Winkle around here and there. It’s
X-tra fun to backtrack through these
Yarns and spot characters popping up repeatedly, all the way from A to…
Okay. That was unusual. But this is an unusual book. These are really-really-really teeny stories — some
just a limerick-long — yet they manage to tell a tale. Your imaginations and funny bones will be tickled by the nonsensical and out-of-the-blue characters that alight in your world courtesy of Jeffers. It’s like a confetti-storm of story, so like the swift, imaginative stories kids dream up. A sunny pleasure for ages 4 and up.
Round about November everyone and his uncle starts compiling those year-end, best-of, lists. Best new album. Best new restaurant. And dozens of best book awards. Today I’ve got five of the ten books which the New York Times reviewers consider the best illustrated books of 2014. To see the whole list, click here. A couple of titles I wanted to include today, including Haiti, My Country, aren’t at my library. Alas. Draw, by Raul Colon, will be coming up in another blog post at some point. Happy hunting, as you search out these titles yourselves!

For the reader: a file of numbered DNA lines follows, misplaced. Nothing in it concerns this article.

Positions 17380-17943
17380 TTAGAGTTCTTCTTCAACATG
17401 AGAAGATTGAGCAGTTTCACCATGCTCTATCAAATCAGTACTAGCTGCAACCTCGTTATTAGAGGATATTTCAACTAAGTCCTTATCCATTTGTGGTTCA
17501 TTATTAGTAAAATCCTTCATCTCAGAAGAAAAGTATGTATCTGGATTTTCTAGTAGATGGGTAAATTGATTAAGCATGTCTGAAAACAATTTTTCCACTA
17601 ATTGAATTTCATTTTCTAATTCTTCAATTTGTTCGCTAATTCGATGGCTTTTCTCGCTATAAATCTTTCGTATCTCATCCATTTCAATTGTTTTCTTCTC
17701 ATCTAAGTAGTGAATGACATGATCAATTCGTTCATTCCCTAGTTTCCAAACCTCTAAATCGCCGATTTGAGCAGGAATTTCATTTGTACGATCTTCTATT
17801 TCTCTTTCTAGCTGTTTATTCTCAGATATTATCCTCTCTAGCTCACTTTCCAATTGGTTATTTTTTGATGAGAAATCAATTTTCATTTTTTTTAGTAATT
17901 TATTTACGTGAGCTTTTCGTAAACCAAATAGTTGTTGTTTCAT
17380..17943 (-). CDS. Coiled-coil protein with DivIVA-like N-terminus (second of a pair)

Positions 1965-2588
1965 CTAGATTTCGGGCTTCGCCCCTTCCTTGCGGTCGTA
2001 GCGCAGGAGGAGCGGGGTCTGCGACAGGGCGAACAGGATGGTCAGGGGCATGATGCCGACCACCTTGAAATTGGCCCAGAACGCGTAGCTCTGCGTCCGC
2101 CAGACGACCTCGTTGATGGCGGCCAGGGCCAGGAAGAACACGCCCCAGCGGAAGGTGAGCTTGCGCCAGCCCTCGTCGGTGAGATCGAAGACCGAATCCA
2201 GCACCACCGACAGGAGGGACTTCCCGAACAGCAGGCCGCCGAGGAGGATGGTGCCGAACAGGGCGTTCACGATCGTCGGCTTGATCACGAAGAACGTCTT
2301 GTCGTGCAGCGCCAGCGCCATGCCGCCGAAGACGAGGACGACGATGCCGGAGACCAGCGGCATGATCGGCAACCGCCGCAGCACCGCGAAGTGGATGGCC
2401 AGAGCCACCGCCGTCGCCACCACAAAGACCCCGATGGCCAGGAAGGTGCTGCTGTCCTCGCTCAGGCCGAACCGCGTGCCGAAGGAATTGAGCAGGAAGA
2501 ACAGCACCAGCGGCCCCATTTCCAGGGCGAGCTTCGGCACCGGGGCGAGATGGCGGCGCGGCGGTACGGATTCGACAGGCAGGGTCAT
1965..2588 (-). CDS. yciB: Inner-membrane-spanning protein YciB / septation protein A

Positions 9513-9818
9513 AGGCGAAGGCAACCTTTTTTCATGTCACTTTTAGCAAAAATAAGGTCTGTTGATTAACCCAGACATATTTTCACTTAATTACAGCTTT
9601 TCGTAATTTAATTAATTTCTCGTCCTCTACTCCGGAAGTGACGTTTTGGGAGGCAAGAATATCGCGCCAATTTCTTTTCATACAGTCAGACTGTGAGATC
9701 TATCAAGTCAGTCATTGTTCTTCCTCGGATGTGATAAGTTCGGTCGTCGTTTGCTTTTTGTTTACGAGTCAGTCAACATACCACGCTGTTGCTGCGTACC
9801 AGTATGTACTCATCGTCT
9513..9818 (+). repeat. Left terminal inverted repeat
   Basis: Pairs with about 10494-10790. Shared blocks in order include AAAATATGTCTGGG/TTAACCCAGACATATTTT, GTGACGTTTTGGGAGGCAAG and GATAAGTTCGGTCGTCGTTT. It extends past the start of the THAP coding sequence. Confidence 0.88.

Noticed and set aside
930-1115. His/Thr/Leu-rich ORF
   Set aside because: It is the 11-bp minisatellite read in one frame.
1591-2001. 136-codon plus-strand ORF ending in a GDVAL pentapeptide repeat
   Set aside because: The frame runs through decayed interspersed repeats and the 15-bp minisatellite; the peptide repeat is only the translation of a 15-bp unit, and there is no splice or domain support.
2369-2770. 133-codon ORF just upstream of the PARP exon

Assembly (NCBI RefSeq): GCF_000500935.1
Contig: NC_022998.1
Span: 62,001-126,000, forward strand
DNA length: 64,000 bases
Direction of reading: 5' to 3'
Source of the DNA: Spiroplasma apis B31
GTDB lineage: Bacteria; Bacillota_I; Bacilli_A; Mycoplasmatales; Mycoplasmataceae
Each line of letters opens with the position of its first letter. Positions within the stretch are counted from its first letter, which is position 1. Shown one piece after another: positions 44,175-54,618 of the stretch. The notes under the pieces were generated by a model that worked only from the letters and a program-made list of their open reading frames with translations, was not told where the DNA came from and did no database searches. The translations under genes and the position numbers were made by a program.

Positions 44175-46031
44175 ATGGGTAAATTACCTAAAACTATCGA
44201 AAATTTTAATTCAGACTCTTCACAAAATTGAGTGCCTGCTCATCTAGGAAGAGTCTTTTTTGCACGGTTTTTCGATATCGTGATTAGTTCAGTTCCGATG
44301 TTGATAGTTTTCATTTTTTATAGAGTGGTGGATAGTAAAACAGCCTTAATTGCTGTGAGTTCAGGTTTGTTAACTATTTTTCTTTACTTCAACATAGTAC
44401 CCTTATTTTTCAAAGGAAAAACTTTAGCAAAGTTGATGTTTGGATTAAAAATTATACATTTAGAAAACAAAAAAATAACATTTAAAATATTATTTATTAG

Here is the Baby, by Polly Kanevsky, illustrated by Taeeun Yoo
published in 2014 by Schwartz & Wade Books
Walk through a day in the life of a dearly-loved baby. Frowsy morning cuddles with mama and breakfast toast with cherry jam. Outings with daddy to the library and the park. Then, as snowflakes dance, home to a yummy supper, playtime with Sister, a warm bath, cozy jammies, a story, a song, and sweet slumber.
Taeeun Yoo’s award-winning illustrations incorporate linoleum block prints, pencil drawings and photoshop. Smudgy, curving line; textured, speckly swatches of color; and a warm palette of toasty pumpkin, homely olive, and hot-chocolate browns all communicate familial warmth, security, commonplace joy. Her final bedtime pages are magically tranquil in hushed blues with a wash of moonlight gleaming through the windows. A truly lovely book to read again and again with under-Twos and up. Great baby shower purchase, by the way.